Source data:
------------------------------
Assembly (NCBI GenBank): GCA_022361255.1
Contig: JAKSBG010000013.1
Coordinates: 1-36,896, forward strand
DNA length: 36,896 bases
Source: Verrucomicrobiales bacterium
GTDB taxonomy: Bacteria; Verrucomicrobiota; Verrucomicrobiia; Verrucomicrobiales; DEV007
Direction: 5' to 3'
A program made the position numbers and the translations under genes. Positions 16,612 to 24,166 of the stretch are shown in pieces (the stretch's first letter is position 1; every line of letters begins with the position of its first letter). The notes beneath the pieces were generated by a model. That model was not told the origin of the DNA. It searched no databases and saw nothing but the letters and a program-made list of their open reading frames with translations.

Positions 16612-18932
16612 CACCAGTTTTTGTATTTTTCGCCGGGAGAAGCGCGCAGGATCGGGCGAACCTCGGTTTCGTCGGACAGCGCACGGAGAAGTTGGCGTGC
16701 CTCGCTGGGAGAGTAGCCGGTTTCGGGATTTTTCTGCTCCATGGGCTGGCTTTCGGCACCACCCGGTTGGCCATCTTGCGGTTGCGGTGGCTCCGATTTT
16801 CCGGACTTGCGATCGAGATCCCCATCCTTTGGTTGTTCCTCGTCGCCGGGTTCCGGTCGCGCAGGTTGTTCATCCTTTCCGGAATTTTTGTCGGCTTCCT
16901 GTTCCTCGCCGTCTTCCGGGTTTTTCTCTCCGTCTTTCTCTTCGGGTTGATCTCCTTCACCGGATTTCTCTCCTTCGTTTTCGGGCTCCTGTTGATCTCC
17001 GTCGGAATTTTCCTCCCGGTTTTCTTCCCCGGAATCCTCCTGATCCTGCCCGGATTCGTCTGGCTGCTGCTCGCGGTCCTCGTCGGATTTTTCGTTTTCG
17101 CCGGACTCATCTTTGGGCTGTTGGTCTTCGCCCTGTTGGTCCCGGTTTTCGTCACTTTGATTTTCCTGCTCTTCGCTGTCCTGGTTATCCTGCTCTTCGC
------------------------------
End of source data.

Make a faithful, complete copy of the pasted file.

Assembly (NCBI GenBank): GCA_022361255.1
Contig: JAKSBG010000013.1
Coordinates: 1-36,896, forward strand
DNA length: 36,896 bases
Source: Verrucomicrobiales bacterium
GTDB taxonomy: Bacteria; Verrucomicrobiota; Verrucomicrobiia; Verrucomicrobiales; DEV007
Direction: 5' to 3'
A program made the position numbers and the translations under genes. Positions 16,612 to 24,166 of the stretch are shown in pieces (the stretch's first letter is position 1; every line of letters begins with the position of its first letter). The notes beneath the pieces were generated by a model. That model was not told the origin of the DNA. It searched no databases and saw nothing but the letters and a program-made list of their open reading frames with translations.

Positions 16612-18932
16612 CACCAGTTTTTGTATTTTTCGCCGGGAGAAGCGCGCAGGATCGGGCGAACCTCGGTTTCGTCGGACAGCGCACGGAGAAGTTGGCGTGC
16701 CTCGCTGGGAGAGTAGCCGGTTTCGGGATTTTTCTGCTCCATGGGCTGGCTTTCGGCACCACCCGGTTGGCCATCTTGCGGTTGCGGTGGCTCCGATTTT
16801 CCGGACTTGCGATCGAGATCCCCATCCTTTGGTTGTTCCTCGTCGCCGGGTTCCGGTCGCGCAGGTTGTTCATCCTTTCCGGAATTTTTGTCGGCTTCCT
16901 GTTCCTCGCCGTCTTCCGGGTTTTTCTCTCCGTCTTTCTCTTCGGGTTGATCTCCTTCACCGGATTTCTCTCCTTCGTTTTCGGGCTCCTGTTGATCTCC
17001 GTCGGAATTTTCCTCCCGGTTTTCTTCCCCGGAATCCTCCTGATCCTGCCCGGATTCGTCTGGCTGCTGCTCGCGGTCCTCGTCGGATTTTTCGTTTTCG
17101 CCGGACTCATCTTTGGGCTGTTGGTCTTCGCCCTGTTGGTCCCGGTTTTCGTCACTTTGATTTTCCTGCTCTTCGCTGTCCTGGTTATCCTGCTCTTCGC